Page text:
If the nervous system is wired up such that there are no well defined layers, how does this compare to a neatly stacked artificial net? If between my sensory and motor side I had a neatly designed SNN with well defined layers, how would I see the world? I get that there are some evolutionary advantages to a system where information can sometimes take a shortcut from sensory cell to motor cell (reflex action) bypassing brain processing but for arguments sake let's talk only about intelligence.
The human nervous system is an extremely dynamic entity, having been formed by the processes of embryogenesis, mediated by various markers guiding neurons to grow to specific areas, and all of it laid down by millions of years of evolution. There are many different varieties of neurons in the human brain, indeed more so than pretty much any other animal on this planet.
It is hard to see that a spiking neural network (SNN) would be able to get all these details correct when we don't yet fully understand the biological analog.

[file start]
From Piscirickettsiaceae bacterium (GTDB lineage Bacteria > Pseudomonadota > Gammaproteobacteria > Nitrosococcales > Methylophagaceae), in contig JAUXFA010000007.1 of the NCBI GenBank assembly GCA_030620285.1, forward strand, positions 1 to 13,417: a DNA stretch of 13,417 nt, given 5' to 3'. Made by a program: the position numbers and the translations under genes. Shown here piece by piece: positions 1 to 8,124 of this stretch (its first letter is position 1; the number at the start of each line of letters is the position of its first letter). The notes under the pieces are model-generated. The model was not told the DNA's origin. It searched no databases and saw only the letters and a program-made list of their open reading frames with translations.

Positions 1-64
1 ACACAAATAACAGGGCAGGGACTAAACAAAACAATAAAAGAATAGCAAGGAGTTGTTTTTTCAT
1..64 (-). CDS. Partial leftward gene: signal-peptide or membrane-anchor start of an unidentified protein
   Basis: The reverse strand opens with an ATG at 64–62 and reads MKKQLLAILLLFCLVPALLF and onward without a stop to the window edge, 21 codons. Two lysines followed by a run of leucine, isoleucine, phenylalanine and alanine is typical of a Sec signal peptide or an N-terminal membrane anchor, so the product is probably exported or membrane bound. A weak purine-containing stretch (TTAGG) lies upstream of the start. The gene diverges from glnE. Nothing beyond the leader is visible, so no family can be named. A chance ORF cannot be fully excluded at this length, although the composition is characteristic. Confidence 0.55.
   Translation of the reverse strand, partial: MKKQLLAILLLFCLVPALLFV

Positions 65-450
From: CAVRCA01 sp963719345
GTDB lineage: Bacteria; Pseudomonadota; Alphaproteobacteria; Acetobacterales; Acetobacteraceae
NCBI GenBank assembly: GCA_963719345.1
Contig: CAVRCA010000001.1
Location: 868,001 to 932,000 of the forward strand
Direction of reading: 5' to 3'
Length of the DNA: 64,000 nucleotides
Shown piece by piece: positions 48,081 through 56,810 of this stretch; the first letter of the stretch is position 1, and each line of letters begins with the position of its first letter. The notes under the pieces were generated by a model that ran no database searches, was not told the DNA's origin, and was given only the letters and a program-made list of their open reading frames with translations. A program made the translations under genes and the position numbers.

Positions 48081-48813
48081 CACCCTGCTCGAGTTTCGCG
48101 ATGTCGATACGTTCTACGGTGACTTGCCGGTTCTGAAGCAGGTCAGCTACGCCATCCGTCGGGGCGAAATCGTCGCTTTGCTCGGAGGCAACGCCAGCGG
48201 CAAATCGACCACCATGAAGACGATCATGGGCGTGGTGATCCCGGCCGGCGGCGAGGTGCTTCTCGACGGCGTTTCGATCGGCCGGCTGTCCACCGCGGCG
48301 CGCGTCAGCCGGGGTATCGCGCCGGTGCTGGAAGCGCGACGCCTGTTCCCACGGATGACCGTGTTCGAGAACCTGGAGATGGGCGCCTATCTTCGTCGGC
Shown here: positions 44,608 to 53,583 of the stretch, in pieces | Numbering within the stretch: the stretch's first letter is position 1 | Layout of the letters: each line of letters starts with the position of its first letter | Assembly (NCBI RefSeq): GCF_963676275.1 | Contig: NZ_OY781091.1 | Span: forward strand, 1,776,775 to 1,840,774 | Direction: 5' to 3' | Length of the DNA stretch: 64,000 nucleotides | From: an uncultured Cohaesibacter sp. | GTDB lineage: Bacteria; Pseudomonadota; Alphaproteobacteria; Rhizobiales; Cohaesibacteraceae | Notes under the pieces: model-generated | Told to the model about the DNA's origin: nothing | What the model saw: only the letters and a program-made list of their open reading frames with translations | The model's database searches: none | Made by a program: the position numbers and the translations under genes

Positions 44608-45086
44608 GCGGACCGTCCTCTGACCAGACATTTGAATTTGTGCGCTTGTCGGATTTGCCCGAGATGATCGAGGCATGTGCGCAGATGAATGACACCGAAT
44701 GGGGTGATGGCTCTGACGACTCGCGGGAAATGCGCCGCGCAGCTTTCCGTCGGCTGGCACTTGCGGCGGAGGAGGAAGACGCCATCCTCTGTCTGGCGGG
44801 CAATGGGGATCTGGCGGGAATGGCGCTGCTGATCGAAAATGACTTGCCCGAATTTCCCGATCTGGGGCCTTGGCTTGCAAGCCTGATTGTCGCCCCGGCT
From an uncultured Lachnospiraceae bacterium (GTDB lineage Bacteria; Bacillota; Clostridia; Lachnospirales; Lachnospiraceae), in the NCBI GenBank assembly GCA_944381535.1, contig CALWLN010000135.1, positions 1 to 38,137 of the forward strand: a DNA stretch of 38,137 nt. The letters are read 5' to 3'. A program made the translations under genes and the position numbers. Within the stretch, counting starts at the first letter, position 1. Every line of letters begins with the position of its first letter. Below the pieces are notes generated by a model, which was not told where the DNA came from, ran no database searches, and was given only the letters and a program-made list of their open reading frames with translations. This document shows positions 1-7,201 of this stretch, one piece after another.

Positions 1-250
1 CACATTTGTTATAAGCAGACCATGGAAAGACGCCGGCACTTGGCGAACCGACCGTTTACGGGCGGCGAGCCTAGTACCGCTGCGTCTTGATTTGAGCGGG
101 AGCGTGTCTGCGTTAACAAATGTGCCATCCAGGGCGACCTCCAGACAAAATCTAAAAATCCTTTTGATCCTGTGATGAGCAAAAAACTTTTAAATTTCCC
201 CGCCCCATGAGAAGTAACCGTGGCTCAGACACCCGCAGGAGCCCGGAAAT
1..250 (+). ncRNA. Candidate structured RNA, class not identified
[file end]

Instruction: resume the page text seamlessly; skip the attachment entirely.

I think for this to be successful, we need to understand much more about not only the variety of neurons in the brain, but details of the the embryogenic dynamics as well. And not just the neurons, but the glial cells as well.
Having said that, there is something to be said for using evolutionary approaches to resolve "a solution" that may work anyway. Taking this approach will require many more resources, but is perhaps doable.
All in all, I would not expect a naive attempt of the neuromorphic SNN to succeed. There is a lot of complexity involved in what the brain does, and it involves the glial cells to a large degree. Do we understand enough about the role of glial cells in the brain? We cannot ignore them. Are they only performing "housekeeping" operations, like, for example, the uptake of "spent" neurotransmitters? Or are they doing more, taking part in the computational and / or memory aspects of the brain?
There is much research in this and other pertinent areas that one should look into. And expect a lot of surprises.